What is for the good of the store is sometimes an unpopular choice for the employees. It requires them to do more than what they are currently doing. It asks them to solve problems, take initiative, and complete more tasks. It is very common that salespeople will care more about what is “in it for them” than what is in the best interest of the dealership. At no point should a salesperson’s unwillingness to execute tasks supersede what is in the best interest of the dealership.
Creating policies that benefit the dealership often ruffles feathers. Sadly, a disgruntled sales force scares dealers more than the absence of customers nowadays. The inmates run the asylums at far too many dealerships. What is for the good of the store often is a sales team that tows the line and follows the commands of wise management. They adhere to company policies, mandates, and processes to create the best situation for a profitable, sustainable company. Ownership must not be scared of the pushback when it comes time to pushing their people for better performance.
Accordingly, Sales Management and Used Car Management must adhere to the newer processes and technological ways if it is best for the store as well. We are in an ever-changing industry and the tried-and-true methods from the 80’s and 90’s are no longer tried nor true. They have evolved and sales volume, profitability, vehicle turn, and reputation will all suffer if a more streamlined, advanced, intuitive process is not adopted now. Salespeople and Management must be willing to utilize all of the technology provided to them in an effort to increase productivity, accountability, and thoroughness in the marketplace.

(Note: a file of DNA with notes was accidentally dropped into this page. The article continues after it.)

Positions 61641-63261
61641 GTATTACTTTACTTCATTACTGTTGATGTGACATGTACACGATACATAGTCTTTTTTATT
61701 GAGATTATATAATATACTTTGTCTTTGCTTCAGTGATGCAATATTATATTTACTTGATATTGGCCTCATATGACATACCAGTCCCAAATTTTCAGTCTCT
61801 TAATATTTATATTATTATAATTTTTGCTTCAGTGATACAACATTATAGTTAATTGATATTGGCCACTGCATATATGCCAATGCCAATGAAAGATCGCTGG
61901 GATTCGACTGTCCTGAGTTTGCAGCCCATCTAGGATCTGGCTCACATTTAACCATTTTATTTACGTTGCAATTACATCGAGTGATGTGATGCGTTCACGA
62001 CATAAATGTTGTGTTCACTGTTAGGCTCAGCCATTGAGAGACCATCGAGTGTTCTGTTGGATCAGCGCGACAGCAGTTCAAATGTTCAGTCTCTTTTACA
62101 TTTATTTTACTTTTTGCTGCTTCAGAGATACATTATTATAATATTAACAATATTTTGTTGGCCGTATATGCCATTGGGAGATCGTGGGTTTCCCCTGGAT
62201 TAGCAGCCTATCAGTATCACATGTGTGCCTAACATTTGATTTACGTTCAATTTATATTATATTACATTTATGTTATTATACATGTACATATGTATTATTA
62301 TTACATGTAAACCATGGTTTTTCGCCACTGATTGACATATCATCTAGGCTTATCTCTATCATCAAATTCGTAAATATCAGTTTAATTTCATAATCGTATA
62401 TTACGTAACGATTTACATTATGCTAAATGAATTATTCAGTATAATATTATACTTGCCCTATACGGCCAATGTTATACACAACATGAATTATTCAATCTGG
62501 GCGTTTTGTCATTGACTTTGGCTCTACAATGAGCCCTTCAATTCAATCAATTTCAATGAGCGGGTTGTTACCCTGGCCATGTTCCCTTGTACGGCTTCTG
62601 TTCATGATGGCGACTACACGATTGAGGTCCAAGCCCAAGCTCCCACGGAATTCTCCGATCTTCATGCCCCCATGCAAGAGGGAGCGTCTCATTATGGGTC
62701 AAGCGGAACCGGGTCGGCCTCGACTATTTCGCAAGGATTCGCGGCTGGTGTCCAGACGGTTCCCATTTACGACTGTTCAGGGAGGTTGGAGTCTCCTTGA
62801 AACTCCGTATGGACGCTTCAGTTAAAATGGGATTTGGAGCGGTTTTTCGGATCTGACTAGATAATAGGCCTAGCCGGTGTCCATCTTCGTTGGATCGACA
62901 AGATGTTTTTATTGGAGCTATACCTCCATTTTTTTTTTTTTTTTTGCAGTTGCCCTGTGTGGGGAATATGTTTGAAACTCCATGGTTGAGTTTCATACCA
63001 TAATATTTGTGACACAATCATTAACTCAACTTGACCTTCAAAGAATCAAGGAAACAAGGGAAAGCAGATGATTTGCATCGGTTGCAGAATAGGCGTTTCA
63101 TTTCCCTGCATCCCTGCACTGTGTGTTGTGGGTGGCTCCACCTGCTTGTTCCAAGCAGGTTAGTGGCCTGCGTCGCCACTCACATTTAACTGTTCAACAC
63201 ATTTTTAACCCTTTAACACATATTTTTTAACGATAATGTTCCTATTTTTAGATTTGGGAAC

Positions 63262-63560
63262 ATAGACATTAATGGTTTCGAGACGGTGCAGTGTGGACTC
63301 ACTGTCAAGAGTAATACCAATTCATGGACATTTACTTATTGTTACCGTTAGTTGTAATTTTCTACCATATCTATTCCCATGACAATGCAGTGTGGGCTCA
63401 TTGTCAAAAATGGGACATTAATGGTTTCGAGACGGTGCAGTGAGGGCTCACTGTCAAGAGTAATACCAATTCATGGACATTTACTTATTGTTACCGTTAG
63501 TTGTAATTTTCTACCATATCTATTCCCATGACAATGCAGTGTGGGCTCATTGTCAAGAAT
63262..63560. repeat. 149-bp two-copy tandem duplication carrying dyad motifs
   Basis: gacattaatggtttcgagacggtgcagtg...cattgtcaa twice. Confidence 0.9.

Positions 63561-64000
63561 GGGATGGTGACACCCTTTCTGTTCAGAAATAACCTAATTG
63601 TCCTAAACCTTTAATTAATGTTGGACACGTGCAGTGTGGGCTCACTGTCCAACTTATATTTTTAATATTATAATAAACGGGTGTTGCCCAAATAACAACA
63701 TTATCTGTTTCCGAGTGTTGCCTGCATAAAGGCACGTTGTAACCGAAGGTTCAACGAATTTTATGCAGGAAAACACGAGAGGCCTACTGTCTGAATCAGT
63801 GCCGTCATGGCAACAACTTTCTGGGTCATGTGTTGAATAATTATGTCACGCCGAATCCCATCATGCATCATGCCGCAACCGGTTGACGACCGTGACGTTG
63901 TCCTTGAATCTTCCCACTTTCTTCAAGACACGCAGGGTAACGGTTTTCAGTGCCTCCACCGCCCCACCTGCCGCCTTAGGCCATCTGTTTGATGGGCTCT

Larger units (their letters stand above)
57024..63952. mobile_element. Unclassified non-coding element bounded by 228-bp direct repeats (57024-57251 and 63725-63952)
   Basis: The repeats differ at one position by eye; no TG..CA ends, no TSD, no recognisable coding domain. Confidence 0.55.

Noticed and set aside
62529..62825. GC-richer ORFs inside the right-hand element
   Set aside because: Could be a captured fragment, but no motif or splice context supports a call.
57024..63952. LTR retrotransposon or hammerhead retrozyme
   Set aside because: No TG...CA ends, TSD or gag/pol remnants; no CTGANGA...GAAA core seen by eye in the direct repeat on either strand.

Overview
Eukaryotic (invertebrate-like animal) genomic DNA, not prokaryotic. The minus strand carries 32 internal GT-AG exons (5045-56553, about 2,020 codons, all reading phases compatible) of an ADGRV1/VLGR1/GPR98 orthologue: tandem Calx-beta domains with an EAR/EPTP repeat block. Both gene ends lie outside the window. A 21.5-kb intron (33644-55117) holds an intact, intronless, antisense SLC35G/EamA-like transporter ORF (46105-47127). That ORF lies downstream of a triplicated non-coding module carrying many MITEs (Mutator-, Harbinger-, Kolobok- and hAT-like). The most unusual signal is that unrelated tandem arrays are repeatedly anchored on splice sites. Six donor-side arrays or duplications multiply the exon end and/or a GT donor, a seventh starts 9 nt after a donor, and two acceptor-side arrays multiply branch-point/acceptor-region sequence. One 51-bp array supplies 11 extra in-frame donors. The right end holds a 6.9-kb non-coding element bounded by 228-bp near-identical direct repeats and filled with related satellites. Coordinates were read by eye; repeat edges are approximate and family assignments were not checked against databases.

This is a plea to get away from the ego-driven power plays we hold so dear. No more sabotaging tactics or technologies that serve the greater good. No more petty bickering. It is common to see management play politics, not reinforce best practices, and turn a blind eye to negative behavior all in an effort to thwart forward-minded thinking. Strategies evolve. Yet, even though it can be proven that executing additional, technology-focused tasks can have a positive impact on a dealer’s bottom line, if it interferes with the historical rhetoric from a manager in the store, the tactic is discarded and disregarded. Even if the manager or salesperson realizes they are in the wrong, if a new “best practice” contradicts what they’ve been spouting to be true, they will work to sabotage it. People would rather save face and lose money than swallow their pride and make a killing when it comes to advancing their beliefs and efforts. This must stop. No more politics or grandstanding in an effort to keep smart business down.
Salespeople must recognize this is not their job, but a career. They must strive to learn. Strive to do better. Strive to master new selling strategies. Strive to utilize the resources and tools they’re given. There is no one to blame for an 8-car month, but themselves. With that said, managers must manage. And to manage people, you must hold them accountable to their tasks, reward them with positive reinforcement, and punish them when they falter. There is no need to have a manager if they are unwilling to truly manage their people to do it better. Moreover, no one should be given the designation (and responsibility) of manager if they’re unwilling to execute the technological and management duties of their own position either. Not if the duties asked of them are, once again, for the good of the store.
Some employees may not like change. They already fight tooth and nail to prevent it. We must champion the understanding that the needs of the store are more important than the egos of the employees. People must learn to do it better. When it comes to embracing technology or innovative tactics, it is time everyone realizes that what is for the good of the store will, in the end, help them as well. Doing good doesn’t just happen. Doing good takes work.